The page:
The innocence of the poetic self and the purity of its nature give the poem and its questions
a temporal course. It continuously poses questions of this kind, to which no answer has yet
been found, nor will there be an answer as long as humankind continues to commit its
Original Sin. The questions, however, will remain posed in the face of the world's tyrants
and in the face of those in the Arab nation possessing a living conscience, so that they
transform their existence into something actively useful, so that they are no longer dead
but willing to champion the Palestinian people, who have been killed and are unable to
manage its own resurrection. Here he extends the circle of semantic projections through
the use of the plural form of the word for "resurrection", so that every Palestinian becomes
a "Messiah" capable of revival and resurrection from the depths of his suffering. However,
when the poet says "Then how did I deal with my resurrection?" he shows that Palestinians
do not possess a place in which their resurrection can take place. This is a harsh and
frightening question, one that deepens the Palestinian negation of self collective
disintegration. But the questions continue to come with increasing frequency, until they
become the poem's center of gravity and the key to its meaning, as embodied in the
mythical symbol of Sisyphus, whose ultimate semantic dimension is based on inescapable
fate. Two questions express this idea:
I ask: Will I push my rock again this time?
Or will I push my rock again this time?41
These questions highlight Sisyphus' ancient/new tragedy. He wishes to alleviate his pain
and once more rebels against the goddess and the false idols of the present age, to become
a fighter who "pushes" his rock far away, instead of "lifting" it, as the original Sisyphus
did in the ancient myth. As a matter of fact there are no two questions here, but just one,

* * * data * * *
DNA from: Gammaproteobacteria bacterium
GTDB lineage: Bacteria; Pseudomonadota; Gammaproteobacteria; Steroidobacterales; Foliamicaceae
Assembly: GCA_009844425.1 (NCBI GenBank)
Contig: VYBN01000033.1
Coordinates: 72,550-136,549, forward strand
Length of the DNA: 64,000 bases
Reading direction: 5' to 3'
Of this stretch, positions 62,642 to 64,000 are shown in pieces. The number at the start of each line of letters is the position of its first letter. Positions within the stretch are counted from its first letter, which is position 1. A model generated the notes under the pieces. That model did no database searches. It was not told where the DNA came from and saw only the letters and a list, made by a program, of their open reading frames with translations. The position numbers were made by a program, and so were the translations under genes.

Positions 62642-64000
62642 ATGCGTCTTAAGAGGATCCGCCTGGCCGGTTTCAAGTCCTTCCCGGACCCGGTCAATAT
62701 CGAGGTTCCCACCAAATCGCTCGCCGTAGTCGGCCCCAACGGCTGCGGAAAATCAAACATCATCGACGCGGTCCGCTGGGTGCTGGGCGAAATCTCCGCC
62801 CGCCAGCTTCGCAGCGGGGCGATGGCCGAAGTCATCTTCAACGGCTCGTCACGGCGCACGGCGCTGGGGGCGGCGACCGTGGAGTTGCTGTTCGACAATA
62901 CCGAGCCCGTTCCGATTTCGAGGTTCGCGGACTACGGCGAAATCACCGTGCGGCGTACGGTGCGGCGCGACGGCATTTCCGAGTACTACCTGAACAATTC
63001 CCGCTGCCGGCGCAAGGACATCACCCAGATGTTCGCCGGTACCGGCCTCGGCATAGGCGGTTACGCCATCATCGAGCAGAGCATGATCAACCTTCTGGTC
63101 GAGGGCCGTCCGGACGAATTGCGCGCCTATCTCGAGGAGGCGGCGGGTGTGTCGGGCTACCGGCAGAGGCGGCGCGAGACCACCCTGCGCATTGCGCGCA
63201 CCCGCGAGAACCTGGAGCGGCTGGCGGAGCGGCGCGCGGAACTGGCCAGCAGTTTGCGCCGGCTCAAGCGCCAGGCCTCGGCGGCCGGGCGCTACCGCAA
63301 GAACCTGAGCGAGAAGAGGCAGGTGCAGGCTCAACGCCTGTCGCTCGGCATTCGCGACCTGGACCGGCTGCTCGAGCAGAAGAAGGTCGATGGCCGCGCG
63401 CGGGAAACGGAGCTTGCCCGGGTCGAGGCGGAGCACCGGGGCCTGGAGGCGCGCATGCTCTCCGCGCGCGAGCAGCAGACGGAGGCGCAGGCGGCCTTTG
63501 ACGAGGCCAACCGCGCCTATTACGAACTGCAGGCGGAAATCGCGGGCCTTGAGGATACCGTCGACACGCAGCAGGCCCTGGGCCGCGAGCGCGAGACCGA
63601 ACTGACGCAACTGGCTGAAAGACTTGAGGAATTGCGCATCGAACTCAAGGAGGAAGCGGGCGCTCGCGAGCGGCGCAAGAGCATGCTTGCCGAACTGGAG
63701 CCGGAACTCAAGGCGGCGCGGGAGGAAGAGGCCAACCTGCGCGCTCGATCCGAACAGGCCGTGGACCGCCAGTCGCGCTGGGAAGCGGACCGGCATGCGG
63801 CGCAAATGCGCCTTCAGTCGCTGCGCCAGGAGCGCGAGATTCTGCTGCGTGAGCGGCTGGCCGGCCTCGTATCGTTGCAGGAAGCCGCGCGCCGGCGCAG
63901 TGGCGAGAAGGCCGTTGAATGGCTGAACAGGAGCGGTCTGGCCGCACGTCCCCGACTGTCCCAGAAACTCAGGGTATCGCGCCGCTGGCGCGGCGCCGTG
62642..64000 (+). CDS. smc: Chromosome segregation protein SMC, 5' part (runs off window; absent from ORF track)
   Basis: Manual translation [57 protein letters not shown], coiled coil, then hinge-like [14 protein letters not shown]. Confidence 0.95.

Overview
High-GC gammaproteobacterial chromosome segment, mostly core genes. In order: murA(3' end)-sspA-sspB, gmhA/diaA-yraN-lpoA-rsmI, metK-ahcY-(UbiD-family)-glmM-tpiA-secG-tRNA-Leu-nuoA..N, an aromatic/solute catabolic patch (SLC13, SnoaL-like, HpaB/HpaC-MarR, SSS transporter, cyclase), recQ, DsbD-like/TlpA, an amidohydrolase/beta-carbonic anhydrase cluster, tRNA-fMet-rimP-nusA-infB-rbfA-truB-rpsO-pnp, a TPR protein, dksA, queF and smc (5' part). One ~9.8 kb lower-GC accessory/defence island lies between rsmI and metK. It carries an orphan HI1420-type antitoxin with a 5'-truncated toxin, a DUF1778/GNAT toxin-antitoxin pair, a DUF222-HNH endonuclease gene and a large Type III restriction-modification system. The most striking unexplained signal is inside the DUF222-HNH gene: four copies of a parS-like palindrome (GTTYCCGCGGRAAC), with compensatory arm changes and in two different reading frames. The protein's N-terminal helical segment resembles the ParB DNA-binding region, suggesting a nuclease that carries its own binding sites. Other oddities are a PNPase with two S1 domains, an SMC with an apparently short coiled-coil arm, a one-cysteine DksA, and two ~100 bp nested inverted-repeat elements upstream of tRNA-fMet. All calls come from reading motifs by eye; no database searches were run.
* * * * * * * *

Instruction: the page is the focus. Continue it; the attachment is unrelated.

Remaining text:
and the word "or" in the poem is used with the meaning of "indeed". In other words, the
first question receives its answer in the following line, which declares that indeed the rock
must be "pushed".
The contemporary Palestinian Sisyphus' death in the context of the poem becomes a
religious and folk ritual, an object of commerce in the hands of profiteers. His human
existence, or his human death, if we may use this expression, is turned into merchandise
which others seek to possess in order to make a quick profit. And when the Palestinian tries

Muammad Shhn, al-Adab wal-usra, (Beirut: al-Muassasa al-arabiyya lil-dirst wal-nashr,


1996), 55.
41
Dabr, al-Dwn, 490.
40

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to defend himself he finds the gun blocked with wax derived from the hunger of others,
caused by rulers who trade in the lives of their nations. But still he insists on entering the
fight, heeding only the sound of the thunder emanating from the clouds, which inevitably
take him to the shores of Jaffa, a wonderful dream which still entices the poet and gives
him no choice but to repeat its presence in his poems.
In the poem "Had only" Murd al-Barghth uses the Greek myth of Sisyphus, who is
explicitly named, as a symbol of human effort and continuous suffering:
Had only Sisyphus succeeded in lifting the rock
We would have forgotten him!
How miserable would Layla have been
Had only Qays really needed fire!
What a fiasco it would have been
Had only God made al-Mutanabbi succeed in being appointed governor!42